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Citi currently offers two premium credit cards that earn ThankYou Rewards points that can be transferred to 15 airline partners: the Citi Prestige Card and the Citi Premier Card. The Prestige reopened for sign-ups at the end of January, so this post provides a detailed comparison of the two cards to help you decide which would be a better fit for your spending and travel lifestyle.

Below is a table that summarizes the key differences across some important categories. With the recent refresh of the Prestige card, cardholders that opened their card before Sept. 1, 2018 have some additional benefits through the end of August. But, since this post is designed to help readers that are looking to sign-up for one of these cards, details provided in this post assume that you’re signing up for the card today.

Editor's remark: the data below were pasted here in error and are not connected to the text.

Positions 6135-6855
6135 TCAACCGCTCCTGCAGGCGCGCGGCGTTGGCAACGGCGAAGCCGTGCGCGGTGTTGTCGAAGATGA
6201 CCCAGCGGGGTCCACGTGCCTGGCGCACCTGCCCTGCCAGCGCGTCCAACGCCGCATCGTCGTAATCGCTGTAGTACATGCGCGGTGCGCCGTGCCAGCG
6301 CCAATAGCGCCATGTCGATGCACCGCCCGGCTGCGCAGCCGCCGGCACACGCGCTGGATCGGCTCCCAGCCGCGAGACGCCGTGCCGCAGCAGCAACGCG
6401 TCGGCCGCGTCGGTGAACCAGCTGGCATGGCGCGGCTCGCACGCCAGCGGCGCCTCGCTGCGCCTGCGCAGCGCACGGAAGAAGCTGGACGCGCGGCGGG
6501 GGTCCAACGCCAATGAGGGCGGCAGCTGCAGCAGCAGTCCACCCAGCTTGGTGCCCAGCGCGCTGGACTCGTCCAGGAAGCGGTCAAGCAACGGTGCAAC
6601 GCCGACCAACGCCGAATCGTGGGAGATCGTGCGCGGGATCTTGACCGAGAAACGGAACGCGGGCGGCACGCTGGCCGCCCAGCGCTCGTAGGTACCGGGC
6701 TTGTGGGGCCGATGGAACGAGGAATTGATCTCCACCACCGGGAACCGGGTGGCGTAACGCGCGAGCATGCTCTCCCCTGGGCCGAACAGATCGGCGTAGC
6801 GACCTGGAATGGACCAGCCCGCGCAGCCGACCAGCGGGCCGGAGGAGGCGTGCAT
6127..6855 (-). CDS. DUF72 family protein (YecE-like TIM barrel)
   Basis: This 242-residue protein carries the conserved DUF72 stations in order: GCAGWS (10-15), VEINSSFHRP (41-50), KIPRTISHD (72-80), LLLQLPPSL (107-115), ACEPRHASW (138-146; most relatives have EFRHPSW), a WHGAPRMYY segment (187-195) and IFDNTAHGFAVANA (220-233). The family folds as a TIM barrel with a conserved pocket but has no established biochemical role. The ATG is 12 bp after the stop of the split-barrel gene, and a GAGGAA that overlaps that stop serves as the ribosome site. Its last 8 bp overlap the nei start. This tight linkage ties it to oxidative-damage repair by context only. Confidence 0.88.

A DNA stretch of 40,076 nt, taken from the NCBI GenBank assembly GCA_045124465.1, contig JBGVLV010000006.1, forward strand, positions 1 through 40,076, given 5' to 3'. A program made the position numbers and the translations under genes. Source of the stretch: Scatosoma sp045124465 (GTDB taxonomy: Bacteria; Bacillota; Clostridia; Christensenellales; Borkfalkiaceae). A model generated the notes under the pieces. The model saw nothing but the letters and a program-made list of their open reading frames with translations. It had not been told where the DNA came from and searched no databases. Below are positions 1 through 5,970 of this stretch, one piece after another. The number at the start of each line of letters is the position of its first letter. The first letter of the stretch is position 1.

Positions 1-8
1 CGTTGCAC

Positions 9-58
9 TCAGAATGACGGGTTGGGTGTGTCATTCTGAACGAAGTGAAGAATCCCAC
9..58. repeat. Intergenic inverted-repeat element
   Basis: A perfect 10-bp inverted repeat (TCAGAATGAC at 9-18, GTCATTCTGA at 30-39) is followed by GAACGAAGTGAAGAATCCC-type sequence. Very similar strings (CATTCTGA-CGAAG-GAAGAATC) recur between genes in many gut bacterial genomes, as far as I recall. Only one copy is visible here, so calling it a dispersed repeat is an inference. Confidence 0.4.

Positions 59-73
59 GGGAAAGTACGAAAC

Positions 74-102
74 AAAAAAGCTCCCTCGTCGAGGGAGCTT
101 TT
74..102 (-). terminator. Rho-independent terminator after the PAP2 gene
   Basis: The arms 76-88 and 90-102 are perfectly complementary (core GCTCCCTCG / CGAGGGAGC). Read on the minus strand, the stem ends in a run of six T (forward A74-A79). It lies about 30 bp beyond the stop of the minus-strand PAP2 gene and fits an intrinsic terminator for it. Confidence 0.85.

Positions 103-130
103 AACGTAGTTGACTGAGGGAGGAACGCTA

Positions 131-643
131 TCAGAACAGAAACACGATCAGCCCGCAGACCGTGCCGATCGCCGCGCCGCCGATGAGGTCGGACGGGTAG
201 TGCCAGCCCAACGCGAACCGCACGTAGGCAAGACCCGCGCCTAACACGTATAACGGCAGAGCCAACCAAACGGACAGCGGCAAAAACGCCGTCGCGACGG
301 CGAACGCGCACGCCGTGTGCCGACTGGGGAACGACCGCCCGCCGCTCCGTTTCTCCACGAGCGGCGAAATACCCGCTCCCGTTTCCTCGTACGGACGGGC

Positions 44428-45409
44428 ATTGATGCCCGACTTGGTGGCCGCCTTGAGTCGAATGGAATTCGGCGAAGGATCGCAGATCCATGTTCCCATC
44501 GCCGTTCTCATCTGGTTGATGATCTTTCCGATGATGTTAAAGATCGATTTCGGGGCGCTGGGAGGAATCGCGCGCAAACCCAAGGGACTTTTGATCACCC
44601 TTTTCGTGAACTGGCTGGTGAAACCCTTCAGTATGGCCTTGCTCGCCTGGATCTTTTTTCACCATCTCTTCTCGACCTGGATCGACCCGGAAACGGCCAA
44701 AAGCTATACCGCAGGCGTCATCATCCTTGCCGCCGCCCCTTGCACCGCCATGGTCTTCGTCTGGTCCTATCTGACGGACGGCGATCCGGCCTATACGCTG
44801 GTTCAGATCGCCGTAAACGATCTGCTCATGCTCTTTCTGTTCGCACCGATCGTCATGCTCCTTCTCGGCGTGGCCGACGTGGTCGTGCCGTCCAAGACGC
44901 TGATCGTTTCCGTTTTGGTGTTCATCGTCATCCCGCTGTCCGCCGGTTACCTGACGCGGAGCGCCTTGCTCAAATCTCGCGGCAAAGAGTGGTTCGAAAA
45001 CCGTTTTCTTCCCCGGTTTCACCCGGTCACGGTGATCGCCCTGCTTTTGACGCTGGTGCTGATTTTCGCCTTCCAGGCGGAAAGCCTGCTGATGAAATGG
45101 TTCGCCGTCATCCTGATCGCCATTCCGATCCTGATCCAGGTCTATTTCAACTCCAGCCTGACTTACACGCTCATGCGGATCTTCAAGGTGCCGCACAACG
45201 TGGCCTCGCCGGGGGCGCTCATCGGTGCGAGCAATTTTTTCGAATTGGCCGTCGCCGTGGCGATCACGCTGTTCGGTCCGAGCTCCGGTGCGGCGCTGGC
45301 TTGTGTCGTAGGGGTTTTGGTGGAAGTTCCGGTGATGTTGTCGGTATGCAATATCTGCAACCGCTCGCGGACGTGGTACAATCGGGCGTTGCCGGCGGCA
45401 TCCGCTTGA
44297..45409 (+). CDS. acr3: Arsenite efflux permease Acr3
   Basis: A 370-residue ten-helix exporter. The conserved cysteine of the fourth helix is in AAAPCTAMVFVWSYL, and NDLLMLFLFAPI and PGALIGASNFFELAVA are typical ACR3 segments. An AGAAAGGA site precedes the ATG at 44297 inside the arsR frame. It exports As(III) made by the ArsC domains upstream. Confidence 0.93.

Benefit Citi Prestige Citi Premier
Sign-up Bonus 50,000 bonus points after spending $4,000 in the first three months 50,000 bonus points after spending $4,000 in the first three months
Earning Rates 5x points on air travel and restaurants
3x points at hotels and cruise lines
1x point everywhere else
3x points on all travel (including gas)
2x points on dining and entertainment
1x point everywhere else
Additional Benefits No foreign transaction fees; $250 travel credit; 4th Night Free; Priority Pass membership; Global Entry / TSA PreCheck credit No foreign transaction fees
Annual Fee $495 $95 (waived for the first 12 months)

Let’s take a closer look at each one of these to help analyze which card would make a better addition to your wallet.

Sign-Up Bonus